śatamānaṃ bhavatu śatāyuḥ puruṣaḥ śatendriyaḥ āyuṣyevendriye pratitiṣṭhati

In November of 2012, I met Abhi Janamanchi.  I hadn't set out to.  But I did.  And I am thankful.

It had been a few months since I had performed, and I was starting to feel the itch.  A few months not performing, and 2 years out of a singing group.  I started to look into finding a choir.  For whatever reason, the Unitarian Universalist seed that had been planted many years before came to mind, and I gathered up the courage, with a dear friend in tow, and I dived in.

To say it was perfect is not an exaggeration.  I had just been married in the Indian tradition, and found this congregation of UUs to have an Indian reverend.  I was delighted.

He was enigmatic, warm, and immediately the sort of person you are so glad to have in your life.  He is among only two others that make me feel that way.

I took a UU 101 class to learn more about this place that made me feel like accessing myself, yearning, and growing wasn't to be stifled.  It encouraged it.  Much like Sanatana Dharma, all paths were valid.  If you are a seeker, you can find peace there.

Not to mention that I pretty much knew I was going to join about the time I heard Abhi mic check with the Houses of Hogwarts in his accented, rich voice:  "The House of Gryffindor . . . Hufflepuff . . . Ravenclaw . . . Slytherin . . . "  I beam at recollection.

To my great dismay, the comfortability and ease of transition into a faith community was short-lived.  Abhi was to be called to serve another congregation in another state.  I found out while I was working a clinic program at the shelter.  I had to sit and weep a moment.  It must have been all too easy.  Too perfect.  To find comfort and then become apathetic, surely.  I made sure to email Abhi that evening.  Words are meant to be said.

" . . . It is so peculiar that in a short time I should put such faith and esteem in one person, but I suppose that is the power of being in a leadership role for a congregation.  As I divulged in class, you were and are a huge draw to UU, not just because you are Indian, although that is a concise way to put it, but because, I suppose, I know you grew up with and appreciate the aspects and culture of spirituality that resonates with me most strongly . . . It comforted me greatly to know there was a place that had people that could be open, and even a 'leader' that knew the intricacies of Sanatana Dharma and its application in a faith community.  

What little we've said to each other personally, I felt compelled to expound here.  Because you have, in whatever small or great way, helped me to grow and step into the murky waters of looking closer at myself and launch into a greater spiritual journey.  I avoid this kind of self-reflection and growth as a matter of preservation and protection - acknowledging the harsh truths of life frankly provokes panic and resignation . . . "

The next day I attended the service to complement his announcement.  I openly wept.  I lost a contact.  I drove home dangerously at best.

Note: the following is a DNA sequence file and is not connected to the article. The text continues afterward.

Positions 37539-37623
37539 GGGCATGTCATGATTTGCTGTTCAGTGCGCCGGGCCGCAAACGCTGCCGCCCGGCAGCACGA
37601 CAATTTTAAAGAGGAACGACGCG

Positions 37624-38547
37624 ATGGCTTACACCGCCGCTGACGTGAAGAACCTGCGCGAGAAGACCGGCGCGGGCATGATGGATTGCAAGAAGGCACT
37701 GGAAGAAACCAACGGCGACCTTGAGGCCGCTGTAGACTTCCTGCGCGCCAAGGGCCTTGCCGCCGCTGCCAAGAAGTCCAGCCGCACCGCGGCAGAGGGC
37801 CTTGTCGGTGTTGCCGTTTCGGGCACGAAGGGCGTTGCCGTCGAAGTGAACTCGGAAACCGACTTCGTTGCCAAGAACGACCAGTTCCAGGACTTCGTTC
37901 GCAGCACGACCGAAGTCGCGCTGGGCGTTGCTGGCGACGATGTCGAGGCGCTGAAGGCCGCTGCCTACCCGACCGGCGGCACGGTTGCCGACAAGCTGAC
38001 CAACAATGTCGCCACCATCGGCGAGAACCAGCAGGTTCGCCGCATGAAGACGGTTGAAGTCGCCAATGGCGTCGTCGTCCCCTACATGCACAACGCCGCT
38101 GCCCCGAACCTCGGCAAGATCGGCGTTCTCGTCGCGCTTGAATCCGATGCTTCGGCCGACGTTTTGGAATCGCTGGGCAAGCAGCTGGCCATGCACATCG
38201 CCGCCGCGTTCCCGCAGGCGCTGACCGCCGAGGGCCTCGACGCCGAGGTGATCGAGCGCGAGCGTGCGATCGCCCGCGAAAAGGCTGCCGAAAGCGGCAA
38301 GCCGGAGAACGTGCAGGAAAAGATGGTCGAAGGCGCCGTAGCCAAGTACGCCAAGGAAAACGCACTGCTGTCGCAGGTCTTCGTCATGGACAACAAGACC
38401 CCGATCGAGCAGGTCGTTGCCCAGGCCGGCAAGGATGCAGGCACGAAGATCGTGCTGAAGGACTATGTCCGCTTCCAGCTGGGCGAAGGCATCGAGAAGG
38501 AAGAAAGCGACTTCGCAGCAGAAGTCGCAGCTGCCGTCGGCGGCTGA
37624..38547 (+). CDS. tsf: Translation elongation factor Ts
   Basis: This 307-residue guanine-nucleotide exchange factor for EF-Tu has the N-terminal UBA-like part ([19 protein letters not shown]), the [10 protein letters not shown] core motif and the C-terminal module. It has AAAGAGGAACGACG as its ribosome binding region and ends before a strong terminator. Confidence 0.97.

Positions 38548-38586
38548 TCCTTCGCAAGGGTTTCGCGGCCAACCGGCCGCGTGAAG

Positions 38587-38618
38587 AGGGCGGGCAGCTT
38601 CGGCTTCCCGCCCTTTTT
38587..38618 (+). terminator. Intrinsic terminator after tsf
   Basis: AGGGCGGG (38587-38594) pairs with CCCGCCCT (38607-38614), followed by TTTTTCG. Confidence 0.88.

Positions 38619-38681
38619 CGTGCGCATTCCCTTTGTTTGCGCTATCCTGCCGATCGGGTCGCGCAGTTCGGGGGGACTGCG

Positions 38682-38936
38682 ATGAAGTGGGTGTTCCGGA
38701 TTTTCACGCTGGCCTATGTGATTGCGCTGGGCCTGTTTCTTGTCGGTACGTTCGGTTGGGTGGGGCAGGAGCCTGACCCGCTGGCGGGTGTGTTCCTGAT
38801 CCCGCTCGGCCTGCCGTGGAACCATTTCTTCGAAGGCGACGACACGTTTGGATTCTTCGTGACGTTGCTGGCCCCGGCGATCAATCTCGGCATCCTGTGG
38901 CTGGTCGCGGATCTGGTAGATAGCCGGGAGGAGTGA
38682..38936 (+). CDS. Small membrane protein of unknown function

But upon reflection . . . I was weeping for no one but myself.  For my poor fortune.  You cannot weep for a man you do not know.  But you can shed selfish tears that you can no longer stand in the sun.

Abhi, gracious and dedicated, invited me to have lunch and work through the transition with me.  How odd it was to try to let him in.  Someone you wish to share everything with and come up with near nothing.  He told me to relax, and said I sounded like himself; older.  I suppose I always have.  When you are present; awake . . . there is little room for distraction.  

In no time, it was time.  From the Roast and Toast to Abhi's last service, this weekend has been a whirlwind.  So many memories have come and gone in his 14 years of tenure.  As I sat through the service, I could only reflect and scribble on my order of service between moments of being overcome.  

"My pain is unreasonable.  Obnoxious.  Uninhibited by social constructs.  To treasure a happenstance and then mourn its passing."

Tissues were being passed around like donation plates.  We smiled, we wept, we sang.  And eventually, after he threatened to read ALL the announcements for the upcoming week, we released him from his covenant.  

Like that, our paths cease convergence.  And I am strengthened and made better for it.

In Blackwater Woods

by Mary Oliver
Look, the trees
are turning
their own bodies
into pillars

of light,
are giving off the rich
fragrance of cinnamon
and fulfillment,

the long tapers
of cattails
are bursting and floating away over
the blue shoulders

of the ponds,
and every pond,
no matter what its
name is, is

nameless now.
Every year
I have ever learned

in my lifetime
leads back to this: the fires
and the black river of loss
whose other side

is salvation,
whose meaning
none of us will ever know.
To live in this world

you must be able
to do three things:
to love what is mortal;
to hold it

against your bones knowing
your own life depends on it;
and, when the time comes to let it go,
to let it go.